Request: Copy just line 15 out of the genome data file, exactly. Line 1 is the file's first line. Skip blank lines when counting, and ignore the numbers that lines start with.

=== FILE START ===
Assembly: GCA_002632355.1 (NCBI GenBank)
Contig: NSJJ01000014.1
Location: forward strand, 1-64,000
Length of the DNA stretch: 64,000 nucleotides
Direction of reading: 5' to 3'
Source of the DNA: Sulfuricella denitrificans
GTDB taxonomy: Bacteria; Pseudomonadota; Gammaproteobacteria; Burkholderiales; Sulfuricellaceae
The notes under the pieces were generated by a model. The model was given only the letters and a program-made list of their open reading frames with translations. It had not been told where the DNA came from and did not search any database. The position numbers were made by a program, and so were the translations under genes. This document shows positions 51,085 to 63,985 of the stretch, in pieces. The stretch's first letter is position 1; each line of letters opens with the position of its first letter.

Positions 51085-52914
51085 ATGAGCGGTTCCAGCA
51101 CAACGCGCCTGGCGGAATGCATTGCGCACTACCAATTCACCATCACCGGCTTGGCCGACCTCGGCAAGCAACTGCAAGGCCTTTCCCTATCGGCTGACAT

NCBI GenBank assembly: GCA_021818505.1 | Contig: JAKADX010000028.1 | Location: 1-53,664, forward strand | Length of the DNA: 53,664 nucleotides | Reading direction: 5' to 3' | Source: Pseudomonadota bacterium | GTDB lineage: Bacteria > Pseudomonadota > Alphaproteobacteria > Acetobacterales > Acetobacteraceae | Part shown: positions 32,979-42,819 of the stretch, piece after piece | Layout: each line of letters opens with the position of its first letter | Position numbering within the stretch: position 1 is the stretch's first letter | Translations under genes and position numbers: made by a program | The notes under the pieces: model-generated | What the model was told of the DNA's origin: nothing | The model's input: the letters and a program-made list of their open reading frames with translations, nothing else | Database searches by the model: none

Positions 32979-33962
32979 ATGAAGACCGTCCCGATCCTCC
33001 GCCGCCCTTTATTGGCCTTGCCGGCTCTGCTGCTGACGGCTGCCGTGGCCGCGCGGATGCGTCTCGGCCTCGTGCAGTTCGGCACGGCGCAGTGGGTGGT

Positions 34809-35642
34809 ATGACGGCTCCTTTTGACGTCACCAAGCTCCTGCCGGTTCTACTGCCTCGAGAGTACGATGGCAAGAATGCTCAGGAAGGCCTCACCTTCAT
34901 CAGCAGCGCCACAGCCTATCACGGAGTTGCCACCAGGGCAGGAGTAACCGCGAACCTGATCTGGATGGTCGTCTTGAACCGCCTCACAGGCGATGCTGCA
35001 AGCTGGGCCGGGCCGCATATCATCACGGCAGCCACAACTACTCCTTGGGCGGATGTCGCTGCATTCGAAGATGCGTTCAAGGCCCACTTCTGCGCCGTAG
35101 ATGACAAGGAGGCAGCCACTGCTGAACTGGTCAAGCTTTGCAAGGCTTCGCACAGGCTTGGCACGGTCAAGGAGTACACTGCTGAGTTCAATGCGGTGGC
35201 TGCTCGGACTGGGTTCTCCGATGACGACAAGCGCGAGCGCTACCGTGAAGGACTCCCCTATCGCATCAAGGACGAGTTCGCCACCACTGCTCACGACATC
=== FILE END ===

33001 GCCGCCCTTTATTGGCCTTGCCGGCTCTGCTGCTGACGGCTGCCGTGGCCGCGCGGATGCGTCTCGGCCTCGTGCAGTTCGGCACGGCGCAGTGGGTGGT